- Medicare Advantage is Medicare Part C and is the second most popular way (after retiree insurance) to fill the gaps in A and B. Part C often adds drug coverage, annual physicals, vision, dental and other benefits such as discounts on over the counter medical needs found no where else in Medicare
- Medigap is the least popular choice as a means to fill the A/B gap, not the first as in the academics' list. It does not include drug coverage, annual physicals, vision, dental, and other benefits and in Massachusetts is often more expensive than C, especially when a Medigap premim is combined with a D premium. Most people go to Medigap only if they do not have retiree insurance, do not have a good Medicare Part C choice in their county, or do not qualify for low income assistance to make up for the shortfalls of A and B Medicare (often the low-income assistance is in the form of helping the senior buy a Medigap policy)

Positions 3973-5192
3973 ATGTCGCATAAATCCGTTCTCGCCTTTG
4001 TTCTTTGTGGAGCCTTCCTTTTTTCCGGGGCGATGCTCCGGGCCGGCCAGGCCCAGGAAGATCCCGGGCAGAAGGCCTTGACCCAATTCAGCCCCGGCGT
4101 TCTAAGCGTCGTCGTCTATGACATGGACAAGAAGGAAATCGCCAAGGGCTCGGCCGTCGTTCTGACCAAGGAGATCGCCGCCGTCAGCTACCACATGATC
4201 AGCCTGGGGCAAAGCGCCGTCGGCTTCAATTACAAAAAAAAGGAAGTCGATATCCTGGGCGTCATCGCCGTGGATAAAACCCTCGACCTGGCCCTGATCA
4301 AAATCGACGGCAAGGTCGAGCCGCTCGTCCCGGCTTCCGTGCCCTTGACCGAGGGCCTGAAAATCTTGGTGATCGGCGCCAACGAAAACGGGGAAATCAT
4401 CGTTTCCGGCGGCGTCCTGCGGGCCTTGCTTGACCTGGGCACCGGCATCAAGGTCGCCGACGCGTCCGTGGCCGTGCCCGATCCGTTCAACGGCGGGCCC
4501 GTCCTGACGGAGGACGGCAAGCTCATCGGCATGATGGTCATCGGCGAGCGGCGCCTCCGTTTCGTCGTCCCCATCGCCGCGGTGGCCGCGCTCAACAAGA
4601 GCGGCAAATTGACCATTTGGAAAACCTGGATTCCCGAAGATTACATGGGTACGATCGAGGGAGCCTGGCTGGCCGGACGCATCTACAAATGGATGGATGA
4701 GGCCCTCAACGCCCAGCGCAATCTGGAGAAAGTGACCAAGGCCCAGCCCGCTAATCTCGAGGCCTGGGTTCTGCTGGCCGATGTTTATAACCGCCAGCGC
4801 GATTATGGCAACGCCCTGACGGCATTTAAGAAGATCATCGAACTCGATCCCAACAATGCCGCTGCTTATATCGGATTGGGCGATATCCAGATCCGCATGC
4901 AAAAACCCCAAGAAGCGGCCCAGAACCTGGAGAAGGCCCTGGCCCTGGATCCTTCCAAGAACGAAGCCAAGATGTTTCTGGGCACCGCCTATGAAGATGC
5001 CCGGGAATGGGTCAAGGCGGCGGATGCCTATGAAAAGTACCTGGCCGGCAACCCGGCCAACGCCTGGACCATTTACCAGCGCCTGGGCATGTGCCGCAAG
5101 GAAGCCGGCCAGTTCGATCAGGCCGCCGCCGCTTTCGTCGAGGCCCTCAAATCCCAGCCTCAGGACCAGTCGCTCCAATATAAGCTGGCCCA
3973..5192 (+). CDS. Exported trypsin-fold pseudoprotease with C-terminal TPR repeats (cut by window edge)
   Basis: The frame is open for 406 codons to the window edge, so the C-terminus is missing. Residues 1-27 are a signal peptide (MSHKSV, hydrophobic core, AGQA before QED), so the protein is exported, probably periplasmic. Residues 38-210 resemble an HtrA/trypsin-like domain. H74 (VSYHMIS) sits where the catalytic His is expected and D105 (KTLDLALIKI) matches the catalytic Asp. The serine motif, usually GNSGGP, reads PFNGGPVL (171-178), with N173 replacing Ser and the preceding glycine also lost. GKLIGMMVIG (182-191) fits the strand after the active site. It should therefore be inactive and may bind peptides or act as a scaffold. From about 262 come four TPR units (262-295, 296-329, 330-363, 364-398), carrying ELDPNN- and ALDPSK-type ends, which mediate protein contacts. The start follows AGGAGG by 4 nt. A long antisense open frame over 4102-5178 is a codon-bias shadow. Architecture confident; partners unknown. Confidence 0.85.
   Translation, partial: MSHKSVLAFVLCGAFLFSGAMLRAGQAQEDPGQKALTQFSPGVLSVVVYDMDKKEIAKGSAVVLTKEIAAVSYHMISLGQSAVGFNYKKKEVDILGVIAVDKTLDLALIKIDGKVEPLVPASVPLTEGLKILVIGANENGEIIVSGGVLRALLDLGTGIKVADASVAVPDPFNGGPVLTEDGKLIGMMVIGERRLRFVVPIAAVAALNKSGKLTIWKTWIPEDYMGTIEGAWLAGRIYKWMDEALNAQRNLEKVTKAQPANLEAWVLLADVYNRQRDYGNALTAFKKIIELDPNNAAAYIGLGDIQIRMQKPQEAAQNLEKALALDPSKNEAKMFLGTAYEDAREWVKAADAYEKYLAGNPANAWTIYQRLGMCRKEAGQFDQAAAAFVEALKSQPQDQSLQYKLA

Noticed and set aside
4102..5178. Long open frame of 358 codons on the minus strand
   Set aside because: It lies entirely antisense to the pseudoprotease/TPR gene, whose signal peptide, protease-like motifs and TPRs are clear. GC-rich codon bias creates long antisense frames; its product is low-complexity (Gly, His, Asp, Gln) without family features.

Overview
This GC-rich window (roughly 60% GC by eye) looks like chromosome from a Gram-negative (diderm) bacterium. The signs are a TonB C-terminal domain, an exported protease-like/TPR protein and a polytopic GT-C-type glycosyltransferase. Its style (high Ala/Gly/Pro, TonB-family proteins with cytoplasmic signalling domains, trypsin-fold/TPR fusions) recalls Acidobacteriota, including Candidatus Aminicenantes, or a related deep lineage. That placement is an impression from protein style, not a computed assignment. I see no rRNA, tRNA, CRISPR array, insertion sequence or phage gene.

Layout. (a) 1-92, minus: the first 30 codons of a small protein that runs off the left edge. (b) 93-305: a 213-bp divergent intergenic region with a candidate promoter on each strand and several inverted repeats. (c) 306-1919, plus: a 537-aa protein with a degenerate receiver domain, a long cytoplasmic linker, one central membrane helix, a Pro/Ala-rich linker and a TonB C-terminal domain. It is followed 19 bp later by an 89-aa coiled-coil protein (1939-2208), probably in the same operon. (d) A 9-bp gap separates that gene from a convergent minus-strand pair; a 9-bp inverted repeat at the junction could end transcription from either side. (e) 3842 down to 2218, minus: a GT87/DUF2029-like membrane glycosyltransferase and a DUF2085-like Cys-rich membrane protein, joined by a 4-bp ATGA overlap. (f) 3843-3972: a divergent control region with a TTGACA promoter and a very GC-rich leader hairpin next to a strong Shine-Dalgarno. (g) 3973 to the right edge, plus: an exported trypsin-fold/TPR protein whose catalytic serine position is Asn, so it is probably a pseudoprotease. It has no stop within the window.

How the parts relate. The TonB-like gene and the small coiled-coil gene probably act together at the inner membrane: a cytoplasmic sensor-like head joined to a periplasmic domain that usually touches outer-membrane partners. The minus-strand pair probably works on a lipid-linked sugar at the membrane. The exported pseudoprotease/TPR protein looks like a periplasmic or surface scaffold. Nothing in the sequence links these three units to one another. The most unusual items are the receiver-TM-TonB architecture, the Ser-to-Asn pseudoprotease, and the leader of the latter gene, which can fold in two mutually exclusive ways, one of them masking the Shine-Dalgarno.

- Over 90% of seniors in Massachusetts fall in to categories 2-4 above. Less than 10% of Medicare-eligible beneficiaries choose only A and B
The academics' sentence about more seniors reporting Medicaid as their primary source of insurance does not make any sense given federal and Massachusetts dual-eligible rules. They cannot find any more comprehensive coverage because of RomneyCare since RomneyCare has nothing to do with Medicare.
Finally IF – although I think it unlikely – there is anything to their predictive model as it relates to those under 65 and IF that model also applies to those between 65-74, there is a much more obvious and direct reason. Rather than indirectly concocting a forced tie-in between the alleged improved health of Massachusetts’ pre-elderly seniors to RomneyCare, which had no relation to Medicare because Medicare is a Federal program, any improvement (should there turn out to be one) would be more likely tied to the massive changes in Medicare that happened coincidentally at the same time as RomneyCare under the sponsorship of George Bush.
But again – as with all the research's stretched findings about RomneyCare and Medicare -- everyone has to just wait and see. Especially because RomneyCare has been changed three times since it was passed because even the Democrats here in Massachusetts think it is a failure.